Terms: Spr | Units: 4

GSBGEN 310: Business and AI: Lessons from Entrepreneurs, Executives, and Investors

As AI technology advances at an unprecedented pace, both start-ups and established corporations are racing to harness its potential, aiming to revolutionize every sector with innovative applications. What are these opportunities, and how are these firms creating a sustainable competitive advantage? In this class, the teaching team will guide interactive classroom discussions on adopting AI in business. Guest speakers - CEOs or venture capitalists at the forefront of AI - will tell their stories, offering valuable insights from a myriad of industries and perspectives. The structure for this course will be a combination of: addressing what is different about starting an AI company; asking how AI companies (particularly Generative AI) are being valued and the associated risks; exploring how large companies are rapidly adopting AI; and introducing relevant economic models. Almost all days will have engaging speakers, and 50% of your course grade will be participation, as you interact with more »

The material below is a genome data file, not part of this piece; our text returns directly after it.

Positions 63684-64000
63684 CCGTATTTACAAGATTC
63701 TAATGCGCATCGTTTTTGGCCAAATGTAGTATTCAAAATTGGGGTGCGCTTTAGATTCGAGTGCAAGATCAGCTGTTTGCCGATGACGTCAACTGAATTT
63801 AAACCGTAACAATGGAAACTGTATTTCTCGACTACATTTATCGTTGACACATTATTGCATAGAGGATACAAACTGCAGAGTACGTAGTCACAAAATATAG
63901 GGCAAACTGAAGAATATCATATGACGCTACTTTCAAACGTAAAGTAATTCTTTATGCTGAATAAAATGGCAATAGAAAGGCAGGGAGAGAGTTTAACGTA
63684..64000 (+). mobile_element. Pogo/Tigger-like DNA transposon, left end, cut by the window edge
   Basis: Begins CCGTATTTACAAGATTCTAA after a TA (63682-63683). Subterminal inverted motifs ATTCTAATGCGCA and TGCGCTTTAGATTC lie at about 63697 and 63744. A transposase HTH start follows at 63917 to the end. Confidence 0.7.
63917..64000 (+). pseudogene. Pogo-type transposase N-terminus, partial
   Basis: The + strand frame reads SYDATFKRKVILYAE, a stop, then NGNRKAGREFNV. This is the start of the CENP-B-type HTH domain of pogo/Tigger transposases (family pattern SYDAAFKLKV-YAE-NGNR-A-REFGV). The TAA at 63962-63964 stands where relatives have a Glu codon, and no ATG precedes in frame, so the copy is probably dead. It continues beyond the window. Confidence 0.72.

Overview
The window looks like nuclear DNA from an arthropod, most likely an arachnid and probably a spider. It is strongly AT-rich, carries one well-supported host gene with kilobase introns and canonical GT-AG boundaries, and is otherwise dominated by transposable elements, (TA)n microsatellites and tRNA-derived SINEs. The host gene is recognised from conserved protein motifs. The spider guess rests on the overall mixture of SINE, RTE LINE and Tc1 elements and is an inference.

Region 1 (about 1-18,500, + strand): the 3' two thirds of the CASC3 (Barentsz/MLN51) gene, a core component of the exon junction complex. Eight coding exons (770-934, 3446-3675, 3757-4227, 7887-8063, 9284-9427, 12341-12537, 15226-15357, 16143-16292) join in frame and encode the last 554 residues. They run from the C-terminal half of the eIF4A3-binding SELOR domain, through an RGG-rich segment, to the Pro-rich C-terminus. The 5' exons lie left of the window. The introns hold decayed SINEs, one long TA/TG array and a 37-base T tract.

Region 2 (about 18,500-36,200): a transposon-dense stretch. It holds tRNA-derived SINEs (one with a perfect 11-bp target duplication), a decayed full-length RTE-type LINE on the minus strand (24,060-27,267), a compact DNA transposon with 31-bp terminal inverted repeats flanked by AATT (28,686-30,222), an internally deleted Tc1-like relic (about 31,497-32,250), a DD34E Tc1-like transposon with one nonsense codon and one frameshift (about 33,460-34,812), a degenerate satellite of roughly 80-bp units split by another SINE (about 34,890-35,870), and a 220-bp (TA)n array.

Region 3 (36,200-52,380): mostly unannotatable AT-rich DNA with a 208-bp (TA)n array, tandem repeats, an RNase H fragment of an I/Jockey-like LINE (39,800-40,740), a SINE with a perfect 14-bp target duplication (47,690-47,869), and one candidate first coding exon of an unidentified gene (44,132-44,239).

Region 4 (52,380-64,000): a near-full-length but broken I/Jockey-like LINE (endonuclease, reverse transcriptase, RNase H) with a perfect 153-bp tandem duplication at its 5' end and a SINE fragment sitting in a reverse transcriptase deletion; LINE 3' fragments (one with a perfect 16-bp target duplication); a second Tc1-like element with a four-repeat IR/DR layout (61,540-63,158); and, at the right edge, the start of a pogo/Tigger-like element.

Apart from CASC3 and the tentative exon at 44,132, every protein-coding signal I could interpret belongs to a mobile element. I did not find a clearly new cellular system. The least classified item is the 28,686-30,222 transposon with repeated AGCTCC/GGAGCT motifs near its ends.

As AI technology advances at an unprecedented pace, both start-ups and established corporations are racing to harness its potential, aiming to revolutionize every sector with innovative applications. What are these opportunities, and how are these firms creating a sustainable competitive advantage? In this class, the teaching team will guide interactive classroom discussions on adopting AI in business. Guest speakers - CEOs or venture capitalists at the forefront of AI - will tell their stories, offering valuable insights from a myriad of industries and perspectives. The structure for this course will be a combination of: addressing what is different about starting an AI company; asking how AI companies (particularly Generative AI) are being valued and the associated risks; exploring how large companies are rapidly adopting AI; and introducing relevant economic models. Almost all days will have engaging speakers, and 50% of your course grade will be participation, as you interact with them and with your peers. There are two assignments and a group project. The faculty will provide a structured foundation to guide you, and short lectures on a number of topics. Students do not need in-depth technical knowledge of AI; you will be expected to learn the basics along the way, and will be taught about LLM models through examples.